Difference between Dengue Fever and Malaria
Dengue fever and malaria amongst the topmost dreaded tropical diseases known to man. Aside from their tendency to occur in the tropics and their common carrier however, they are as different as any two diseases can be, as you will see in this comparison article.
Dengue fever is an acute febrile disease that is transmitted mainly by mosquitoes. The disease commonly occurs in the tropics and it could be potentially be lethal. Dengue fever is caused by four virus serotypes that are closely related to one another, all of which belong to the Flavivirus genus Flaviviridae family. The disease was first identified in 1779, and it has also been called breakbone fever, due to its extremely painful symptoms.
Malaria is an infectious disease carried by mosquitoes as well. Like dengue fever, it is quite common in the tropics, although it has also been seen in the Americas and Africa in addition to Asia. The disease is caused by a eukaryotic protist belonging to the Plasmodium genus, and it affects as many as 250 million people every year. In Africa alone, the disease causes the death of anywhere from one to three million people a year, most of whom are children. Malaria is in fact considered a primary contributor to poverty in many countries.
Dengue fever often manifests itself as a fever that occurs very suddenly, which may be accompanied by headache, muscle pain, and point in the joints that can be very severe. This last symptom has given the disease the name break-bone fever or bone crusher disease. Dengue fever can also cause the skin to erupt in a hemorrhagic rash characterized by bright red spots that first appear on the lower limbs and the chest, and later spreads throughout the rest of the body. Patients may also experience severe pain behind the eyes, abdominal pain, nausea, diarrhea and the vomiting of what looks like coffee grounds but is actually congealed blood.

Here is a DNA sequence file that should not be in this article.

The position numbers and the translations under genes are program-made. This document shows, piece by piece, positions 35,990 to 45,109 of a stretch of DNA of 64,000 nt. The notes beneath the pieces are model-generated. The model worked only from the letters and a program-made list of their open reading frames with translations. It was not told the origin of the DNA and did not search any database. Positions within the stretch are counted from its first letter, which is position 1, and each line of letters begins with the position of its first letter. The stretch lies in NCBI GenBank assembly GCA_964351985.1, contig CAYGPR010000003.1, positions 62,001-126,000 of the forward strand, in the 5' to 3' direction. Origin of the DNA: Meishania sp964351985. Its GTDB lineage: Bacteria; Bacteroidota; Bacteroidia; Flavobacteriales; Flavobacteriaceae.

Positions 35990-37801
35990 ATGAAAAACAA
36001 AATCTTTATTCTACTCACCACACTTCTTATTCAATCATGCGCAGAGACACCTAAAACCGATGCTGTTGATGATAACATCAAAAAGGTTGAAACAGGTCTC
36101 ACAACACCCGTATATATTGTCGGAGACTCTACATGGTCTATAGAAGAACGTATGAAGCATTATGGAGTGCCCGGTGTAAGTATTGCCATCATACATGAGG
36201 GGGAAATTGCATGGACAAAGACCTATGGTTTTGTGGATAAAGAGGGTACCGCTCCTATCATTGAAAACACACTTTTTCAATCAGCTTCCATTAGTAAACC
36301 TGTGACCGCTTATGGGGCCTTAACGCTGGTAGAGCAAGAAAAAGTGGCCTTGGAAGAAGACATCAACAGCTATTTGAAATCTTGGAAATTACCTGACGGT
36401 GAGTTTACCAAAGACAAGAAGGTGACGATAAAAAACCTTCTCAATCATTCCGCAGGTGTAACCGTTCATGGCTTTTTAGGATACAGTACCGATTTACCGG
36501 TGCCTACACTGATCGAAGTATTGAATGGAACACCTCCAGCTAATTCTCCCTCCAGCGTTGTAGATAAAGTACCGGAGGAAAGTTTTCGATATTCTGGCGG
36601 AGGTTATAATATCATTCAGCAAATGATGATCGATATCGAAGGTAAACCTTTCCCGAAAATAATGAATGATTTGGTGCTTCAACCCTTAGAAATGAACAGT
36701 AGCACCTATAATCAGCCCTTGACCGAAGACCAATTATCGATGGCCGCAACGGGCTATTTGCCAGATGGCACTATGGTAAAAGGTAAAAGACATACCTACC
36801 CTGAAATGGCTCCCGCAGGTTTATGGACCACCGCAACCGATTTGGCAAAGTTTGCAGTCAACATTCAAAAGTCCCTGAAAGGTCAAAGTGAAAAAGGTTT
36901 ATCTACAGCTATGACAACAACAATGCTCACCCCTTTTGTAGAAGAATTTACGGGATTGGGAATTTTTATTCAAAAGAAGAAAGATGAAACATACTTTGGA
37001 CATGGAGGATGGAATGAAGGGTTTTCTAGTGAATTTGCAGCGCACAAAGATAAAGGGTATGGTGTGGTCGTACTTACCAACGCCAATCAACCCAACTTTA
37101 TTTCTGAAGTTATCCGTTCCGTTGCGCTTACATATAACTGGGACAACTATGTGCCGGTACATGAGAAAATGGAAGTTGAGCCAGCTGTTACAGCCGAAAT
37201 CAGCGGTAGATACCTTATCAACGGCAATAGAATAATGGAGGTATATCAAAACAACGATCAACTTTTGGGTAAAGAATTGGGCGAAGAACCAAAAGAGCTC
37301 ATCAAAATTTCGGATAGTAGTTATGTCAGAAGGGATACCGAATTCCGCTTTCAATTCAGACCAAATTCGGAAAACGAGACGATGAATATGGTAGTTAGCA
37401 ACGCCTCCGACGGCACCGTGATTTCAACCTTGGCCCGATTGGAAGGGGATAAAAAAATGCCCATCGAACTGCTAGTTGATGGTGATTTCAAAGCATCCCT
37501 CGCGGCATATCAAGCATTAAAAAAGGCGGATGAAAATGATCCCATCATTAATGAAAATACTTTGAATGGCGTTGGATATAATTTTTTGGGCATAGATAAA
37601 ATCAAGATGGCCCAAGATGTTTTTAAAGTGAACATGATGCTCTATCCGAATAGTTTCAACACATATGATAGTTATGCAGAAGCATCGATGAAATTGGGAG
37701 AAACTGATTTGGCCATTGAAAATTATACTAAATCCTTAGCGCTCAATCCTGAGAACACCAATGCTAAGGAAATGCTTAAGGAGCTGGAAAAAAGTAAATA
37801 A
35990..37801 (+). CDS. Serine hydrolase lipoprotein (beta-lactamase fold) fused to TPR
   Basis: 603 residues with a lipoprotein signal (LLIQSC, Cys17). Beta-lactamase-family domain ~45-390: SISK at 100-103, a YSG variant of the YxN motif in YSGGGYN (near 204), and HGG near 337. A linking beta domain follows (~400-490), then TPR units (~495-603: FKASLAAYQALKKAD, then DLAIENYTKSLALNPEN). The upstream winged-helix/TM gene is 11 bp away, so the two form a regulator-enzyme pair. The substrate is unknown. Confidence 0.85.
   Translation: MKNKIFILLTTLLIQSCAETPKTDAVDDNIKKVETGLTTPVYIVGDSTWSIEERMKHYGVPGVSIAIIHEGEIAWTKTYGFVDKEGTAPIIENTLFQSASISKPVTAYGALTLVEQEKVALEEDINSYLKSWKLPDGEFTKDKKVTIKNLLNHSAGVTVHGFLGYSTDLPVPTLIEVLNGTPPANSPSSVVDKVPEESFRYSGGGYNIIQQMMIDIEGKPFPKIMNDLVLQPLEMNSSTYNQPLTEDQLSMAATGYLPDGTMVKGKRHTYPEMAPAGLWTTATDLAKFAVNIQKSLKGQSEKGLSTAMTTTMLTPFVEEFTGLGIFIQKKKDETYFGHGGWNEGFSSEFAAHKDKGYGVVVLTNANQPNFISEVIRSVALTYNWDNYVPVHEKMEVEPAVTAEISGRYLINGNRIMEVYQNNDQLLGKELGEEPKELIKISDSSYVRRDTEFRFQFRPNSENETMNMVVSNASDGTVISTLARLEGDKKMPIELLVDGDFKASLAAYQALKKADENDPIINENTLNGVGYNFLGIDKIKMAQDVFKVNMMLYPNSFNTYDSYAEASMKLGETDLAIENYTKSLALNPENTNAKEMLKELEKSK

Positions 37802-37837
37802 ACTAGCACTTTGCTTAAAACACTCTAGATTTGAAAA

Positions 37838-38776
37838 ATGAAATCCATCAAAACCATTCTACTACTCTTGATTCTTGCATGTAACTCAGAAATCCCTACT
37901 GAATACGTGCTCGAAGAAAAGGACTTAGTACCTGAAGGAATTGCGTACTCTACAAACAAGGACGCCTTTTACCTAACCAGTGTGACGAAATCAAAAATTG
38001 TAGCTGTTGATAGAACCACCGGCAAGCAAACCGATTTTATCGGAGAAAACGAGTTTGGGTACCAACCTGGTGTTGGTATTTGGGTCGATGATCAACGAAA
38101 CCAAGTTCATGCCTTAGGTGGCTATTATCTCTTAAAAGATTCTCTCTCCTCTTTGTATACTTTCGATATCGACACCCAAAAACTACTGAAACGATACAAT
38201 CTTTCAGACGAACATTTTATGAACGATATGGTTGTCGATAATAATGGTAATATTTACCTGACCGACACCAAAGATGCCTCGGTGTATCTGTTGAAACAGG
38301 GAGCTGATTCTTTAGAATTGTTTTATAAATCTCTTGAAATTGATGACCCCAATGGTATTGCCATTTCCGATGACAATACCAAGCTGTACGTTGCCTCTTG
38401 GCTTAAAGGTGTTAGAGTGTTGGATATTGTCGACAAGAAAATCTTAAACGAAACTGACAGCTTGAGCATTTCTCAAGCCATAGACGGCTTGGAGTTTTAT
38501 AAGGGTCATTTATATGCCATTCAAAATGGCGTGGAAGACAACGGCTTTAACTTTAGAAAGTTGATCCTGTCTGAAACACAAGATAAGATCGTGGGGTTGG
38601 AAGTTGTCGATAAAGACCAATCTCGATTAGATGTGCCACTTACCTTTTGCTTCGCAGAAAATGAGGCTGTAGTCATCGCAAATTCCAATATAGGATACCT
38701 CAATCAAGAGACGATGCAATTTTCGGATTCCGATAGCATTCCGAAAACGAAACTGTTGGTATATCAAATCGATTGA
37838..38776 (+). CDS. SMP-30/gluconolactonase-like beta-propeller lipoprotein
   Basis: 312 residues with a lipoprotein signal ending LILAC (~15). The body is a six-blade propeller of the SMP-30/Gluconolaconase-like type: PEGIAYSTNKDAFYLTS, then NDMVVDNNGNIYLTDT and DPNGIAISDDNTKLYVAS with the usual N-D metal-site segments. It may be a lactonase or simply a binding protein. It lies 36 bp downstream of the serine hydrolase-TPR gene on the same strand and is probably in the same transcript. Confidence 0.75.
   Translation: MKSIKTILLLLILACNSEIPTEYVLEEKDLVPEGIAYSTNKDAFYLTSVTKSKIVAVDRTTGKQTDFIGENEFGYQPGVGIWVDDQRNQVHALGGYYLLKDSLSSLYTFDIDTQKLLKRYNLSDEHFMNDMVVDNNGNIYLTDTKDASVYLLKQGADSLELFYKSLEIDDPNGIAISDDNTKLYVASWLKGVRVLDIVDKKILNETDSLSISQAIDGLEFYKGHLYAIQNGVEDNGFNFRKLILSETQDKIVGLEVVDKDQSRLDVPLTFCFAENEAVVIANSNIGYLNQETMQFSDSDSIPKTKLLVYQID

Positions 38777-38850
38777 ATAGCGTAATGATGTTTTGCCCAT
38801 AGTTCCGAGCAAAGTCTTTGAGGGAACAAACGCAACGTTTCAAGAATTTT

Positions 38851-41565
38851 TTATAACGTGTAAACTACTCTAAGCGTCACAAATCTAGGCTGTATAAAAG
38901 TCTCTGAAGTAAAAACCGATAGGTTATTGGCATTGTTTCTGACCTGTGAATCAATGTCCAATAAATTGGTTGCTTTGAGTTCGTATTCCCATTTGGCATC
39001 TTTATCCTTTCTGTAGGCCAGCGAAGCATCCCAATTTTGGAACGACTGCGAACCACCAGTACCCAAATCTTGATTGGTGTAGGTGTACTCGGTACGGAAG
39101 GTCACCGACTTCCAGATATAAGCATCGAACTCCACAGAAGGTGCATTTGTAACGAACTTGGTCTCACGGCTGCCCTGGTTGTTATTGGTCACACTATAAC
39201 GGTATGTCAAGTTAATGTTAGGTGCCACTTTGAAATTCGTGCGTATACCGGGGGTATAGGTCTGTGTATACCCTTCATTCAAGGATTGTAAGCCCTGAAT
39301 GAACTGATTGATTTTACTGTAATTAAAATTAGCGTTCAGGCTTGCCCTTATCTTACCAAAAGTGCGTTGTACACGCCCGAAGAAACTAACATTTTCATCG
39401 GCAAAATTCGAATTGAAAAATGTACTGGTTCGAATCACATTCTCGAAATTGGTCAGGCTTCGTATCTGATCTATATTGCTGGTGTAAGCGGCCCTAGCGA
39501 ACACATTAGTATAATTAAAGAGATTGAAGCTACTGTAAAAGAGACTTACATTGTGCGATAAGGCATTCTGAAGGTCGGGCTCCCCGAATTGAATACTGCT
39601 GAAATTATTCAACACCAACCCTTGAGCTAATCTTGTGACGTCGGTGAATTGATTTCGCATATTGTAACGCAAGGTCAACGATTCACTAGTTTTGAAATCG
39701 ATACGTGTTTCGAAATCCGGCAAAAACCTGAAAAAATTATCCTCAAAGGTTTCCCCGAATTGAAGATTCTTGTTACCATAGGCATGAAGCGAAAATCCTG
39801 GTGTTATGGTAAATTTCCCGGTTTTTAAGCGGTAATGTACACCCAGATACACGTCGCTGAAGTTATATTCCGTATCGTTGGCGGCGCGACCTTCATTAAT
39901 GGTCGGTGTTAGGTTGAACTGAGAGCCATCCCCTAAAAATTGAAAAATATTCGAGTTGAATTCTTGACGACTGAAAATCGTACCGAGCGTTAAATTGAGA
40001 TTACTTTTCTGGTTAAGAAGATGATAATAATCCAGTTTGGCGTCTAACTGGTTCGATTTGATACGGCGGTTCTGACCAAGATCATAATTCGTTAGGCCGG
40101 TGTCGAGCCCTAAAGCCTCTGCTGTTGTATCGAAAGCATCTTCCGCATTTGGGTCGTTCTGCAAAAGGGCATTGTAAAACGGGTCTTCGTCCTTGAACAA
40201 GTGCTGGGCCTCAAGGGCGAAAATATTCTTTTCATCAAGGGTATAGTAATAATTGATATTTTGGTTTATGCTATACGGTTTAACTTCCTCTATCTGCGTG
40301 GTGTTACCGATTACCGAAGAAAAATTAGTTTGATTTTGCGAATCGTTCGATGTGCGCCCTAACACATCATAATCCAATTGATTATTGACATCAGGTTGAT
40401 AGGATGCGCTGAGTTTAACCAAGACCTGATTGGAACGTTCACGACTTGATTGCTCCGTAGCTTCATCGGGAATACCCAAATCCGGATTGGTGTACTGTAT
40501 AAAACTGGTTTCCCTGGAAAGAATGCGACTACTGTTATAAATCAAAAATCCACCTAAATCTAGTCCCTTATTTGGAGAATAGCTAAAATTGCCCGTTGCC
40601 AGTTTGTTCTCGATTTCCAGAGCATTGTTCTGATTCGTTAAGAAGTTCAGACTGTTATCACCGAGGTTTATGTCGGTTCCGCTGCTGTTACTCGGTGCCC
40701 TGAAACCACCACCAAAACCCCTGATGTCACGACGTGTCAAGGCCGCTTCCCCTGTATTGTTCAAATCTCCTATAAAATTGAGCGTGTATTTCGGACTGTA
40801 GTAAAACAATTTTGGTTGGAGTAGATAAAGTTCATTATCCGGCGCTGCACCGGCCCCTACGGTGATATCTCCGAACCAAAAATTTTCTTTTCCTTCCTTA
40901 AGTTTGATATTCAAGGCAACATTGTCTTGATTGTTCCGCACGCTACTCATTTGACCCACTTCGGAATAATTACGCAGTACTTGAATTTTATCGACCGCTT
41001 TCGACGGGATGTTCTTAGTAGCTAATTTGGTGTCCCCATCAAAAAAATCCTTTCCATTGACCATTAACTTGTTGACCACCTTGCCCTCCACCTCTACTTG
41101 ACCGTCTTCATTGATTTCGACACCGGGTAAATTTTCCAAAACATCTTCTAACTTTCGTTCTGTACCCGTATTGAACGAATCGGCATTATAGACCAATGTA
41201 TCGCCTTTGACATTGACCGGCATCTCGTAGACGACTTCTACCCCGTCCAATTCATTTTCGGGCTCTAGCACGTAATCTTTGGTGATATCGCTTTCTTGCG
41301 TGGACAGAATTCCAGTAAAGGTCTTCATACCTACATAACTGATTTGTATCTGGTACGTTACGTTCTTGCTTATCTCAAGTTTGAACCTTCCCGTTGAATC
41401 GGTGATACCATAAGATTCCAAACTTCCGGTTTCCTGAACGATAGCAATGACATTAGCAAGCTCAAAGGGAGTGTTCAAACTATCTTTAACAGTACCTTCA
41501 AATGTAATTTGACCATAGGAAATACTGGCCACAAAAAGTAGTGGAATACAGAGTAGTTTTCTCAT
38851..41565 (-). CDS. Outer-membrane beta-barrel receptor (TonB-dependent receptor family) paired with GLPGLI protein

Some of the symptoms of malaria are fever, chills, joint pain, vomiting, anemia, and convulsions. Patients may also experience a degree of damage to the retina. Malaria typically causes the appearance of a series of characteristic symptoms, starting with a period of sudden coldness followed by fever and sweating that may last from four to six hours. This cycle may repeat itself every two or three days, depending on the particular strain that the patient has.
Although there is no vaccine for dengue fever and malaria, there are medications available that can reduce the risk of contracting the diseases. These medications have to be taken daily or weekly, and they provide a feasible option only for those who are temporary visitors to the area, since local residents are often unable to afford the cost of such medications.
Similarities and Differences
- An acute febrile disease that is transmitted mainly by mosquitoes
- Caused by four virus serotypes that are closely related to one another
- An infectious disease carried by mosquitoes
- Affects as many as 250 million people every year
- The infection resides in the liver.